Our unique approach to skills analysis for regional clients like SEEC (who represent South East England Councils) combines our solid understanding of economic data and analysis, but most of all our ability to engage deeply with clients in making sense of findings. Through structured workshops and action-focused conversations, we help our clients understand how the evidence relates to key findings, the relative strengths of different arguments, and this in turn helps them take better decisions and make better arguments.
Our recent study for SEEC is now enabling them to support their arguments for more devolved powers to deliver better and more agile skills programmes locally e.g. to incentivise more students to take up engineering and science.
Over the coming decade every UK region will experience tectonic shifts caused by automation, A.I., Brexit, competition from the global south and east, plus demographic and climate change. For Southeast England, one of the most critical issues will be workforce skills, and how skills funding is secured and spent. The Southeast has the second highest level of productivity after London and the net number of jobs is rising. But the region’s economy is dominated by knowledge-intensive, service-sector activity and regional skill levels and the agility of the education and skills system are now critical factors affecting the future trajectory of the SE economy.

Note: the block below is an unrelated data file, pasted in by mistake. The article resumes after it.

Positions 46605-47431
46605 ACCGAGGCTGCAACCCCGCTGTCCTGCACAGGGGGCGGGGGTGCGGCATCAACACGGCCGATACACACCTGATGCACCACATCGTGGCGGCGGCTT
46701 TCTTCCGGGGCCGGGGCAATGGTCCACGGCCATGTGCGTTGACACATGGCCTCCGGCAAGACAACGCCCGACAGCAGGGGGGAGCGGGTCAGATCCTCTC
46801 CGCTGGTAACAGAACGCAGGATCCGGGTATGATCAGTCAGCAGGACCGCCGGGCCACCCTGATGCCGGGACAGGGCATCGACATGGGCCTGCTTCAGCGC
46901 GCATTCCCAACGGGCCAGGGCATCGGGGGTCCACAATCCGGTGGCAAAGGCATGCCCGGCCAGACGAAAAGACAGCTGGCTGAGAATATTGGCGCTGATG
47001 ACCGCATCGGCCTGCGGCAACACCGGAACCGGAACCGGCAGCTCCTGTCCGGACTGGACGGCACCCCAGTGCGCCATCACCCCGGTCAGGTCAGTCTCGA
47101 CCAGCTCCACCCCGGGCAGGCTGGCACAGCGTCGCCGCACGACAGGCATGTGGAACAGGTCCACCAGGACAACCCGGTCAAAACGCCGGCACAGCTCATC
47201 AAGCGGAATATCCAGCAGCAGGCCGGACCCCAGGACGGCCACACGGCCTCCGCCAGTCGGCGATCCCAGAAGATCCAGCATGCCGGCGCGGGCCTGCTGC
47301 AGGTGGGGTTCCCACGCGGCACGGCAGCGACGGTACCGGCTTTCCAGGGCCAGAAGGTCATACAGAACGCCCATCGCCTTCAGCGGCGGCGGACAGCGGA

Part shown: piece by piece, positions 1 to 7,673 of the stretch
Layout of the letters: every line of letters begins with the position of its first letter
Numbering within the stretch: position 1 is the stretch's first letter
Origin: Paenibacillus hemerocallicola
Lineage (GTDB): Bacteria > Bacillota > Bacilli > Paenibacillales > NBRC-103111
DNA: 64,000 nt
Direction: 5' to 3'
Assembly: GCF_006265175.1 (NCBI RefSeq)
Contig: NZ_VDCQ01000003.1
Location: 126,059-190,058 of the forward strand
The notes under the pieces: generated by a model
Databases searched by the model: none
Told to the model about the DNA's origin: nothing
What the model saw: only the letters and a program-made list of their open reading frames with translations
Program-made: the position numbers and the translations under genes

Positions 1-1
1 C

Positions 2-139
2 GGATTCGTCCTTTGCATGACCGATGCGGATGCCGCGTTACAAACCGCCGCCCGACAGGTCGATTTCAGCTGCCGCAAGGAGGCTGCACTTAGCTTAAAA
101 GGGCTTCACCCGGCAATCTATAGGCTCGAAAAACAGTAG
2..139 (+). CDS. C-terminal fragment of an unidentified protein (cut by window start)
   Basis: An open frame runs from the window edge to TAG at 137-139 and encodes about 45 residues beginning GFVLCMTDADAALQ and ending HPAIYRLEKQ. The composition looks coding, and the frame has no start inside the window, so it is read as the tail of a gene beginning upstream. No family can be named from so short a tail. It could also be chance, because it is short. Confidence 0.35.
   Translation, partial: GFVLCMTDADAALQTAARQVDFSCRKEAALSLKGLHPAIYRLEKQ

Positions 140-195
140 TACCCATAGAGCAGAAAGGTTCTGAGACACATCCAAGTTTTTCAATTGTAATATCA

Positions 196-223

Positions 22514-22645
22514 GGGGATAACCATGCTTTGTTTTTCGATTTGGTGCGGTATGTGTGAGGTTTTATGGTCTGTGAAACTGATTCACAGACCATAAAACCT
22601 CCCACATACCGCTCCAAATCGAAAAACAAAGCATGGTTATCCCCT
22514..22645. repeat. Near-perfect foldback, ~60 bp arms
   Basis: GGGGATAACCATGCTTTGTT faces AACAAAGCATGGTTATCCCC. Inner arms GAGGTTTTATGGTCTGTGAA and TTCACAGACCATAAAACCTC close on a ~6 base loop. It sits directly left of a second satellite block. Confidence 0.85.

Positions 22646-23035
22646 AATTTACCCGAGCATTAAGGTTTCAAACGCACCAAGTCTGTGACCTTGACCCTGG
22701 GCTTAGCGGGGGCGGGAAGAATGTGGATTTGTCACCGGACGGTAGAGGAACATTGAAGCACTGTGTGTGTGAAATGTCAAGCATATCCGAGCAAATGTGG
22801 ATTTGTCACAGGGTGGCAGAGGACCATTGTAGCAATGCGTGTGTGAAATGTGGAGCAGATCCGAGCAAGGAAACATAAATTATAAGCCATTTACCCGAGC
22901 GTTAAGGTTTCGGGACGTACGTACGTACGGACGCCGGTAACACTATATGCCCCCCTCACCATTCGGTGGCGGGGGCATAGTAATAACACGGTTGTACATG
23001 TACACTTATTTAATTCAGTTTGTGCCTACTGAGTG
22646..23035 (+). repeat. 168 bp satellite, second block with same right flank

For example the Southeast is becoming almost exclusively a high-skilled economy; today, less than 10% of jobs in the SE are open to those with no formal qualifications, and by 2024 this will have fallen to just 1%. One of the most striking illustrations of this is the near-perfect correlation (as shown in the chart above) between Southeast districts with higher proportions of knowledge-intensive jobs and those with higher proportions of graduate workers. Yet, in 2017 around 10% of 16-24 year olds were not in education, employment or training.